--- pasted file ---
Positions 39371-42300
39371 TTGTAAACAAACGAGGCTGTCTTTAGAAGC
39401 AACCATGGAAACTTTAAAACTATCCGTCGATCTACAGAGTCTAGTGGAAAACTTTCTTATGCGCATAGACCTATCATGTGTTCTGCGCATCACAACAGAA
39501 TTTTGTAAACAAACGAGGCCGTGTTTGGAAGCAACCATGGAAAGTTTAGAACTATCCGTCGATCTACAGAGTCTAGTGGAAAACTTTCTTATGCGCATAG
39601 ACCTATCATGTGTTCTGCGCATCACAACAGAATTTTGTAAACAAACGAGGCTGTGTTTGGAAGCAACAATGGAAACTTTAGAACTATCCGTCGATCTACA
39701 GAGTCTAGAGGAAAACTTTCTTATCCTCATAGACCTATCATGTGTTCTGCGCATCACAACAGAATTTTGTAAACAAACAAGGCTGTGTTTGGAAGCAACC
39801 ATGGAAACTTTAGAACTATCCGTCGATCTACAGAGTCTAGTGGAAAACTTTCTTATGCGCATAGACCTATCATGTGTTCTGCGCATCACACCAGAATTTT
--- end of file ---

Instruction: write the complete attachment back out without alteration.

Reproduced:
Positions 39371-42300
39371 TTGTAAACAAACGAGGCTGTCTTTAGAAGC
39401 AACCATGGAAACTTTAAAACTATCCGTCGATCTACAGAGTCTAGTGGAAAACTTTCTTATGCGCATAGACCTATCATGTGTTCTGCGCATCACAACAGAA
39501 TTTTGTAAACAAACGAGGCCGTGTTTGGAAGCAACCATGGAAAGTTTAGAACTATCCGTCGATCTACAGAGTCTAGTGGAAAACTTTCTTATGCGCATAG
39601 ACCTATCATGTGTTCTGCGCATCACAACAGAATTTTGTAAACAAACGAGGCTGTGTTTGGAAGCAACAATGGAAACTTTAGAACTATCCGTCGATCTACA
39701 GAGTCTAGAGGAAAACTTTCTTATCCTCATAGACCTATCATGTGTTCTGCGCATCACAACAGAATTTTGTAAACAAACAAGGCTGTGTTTGGAAGCAACC
39801 ATGGAAACTTTAGAACTATCCGTCGATCTACAGAGTCTAGTGGAAAACTTTCTTATGCGCATAGACCTATCATGTGTTCTGCGCATCACACCAGAATTTT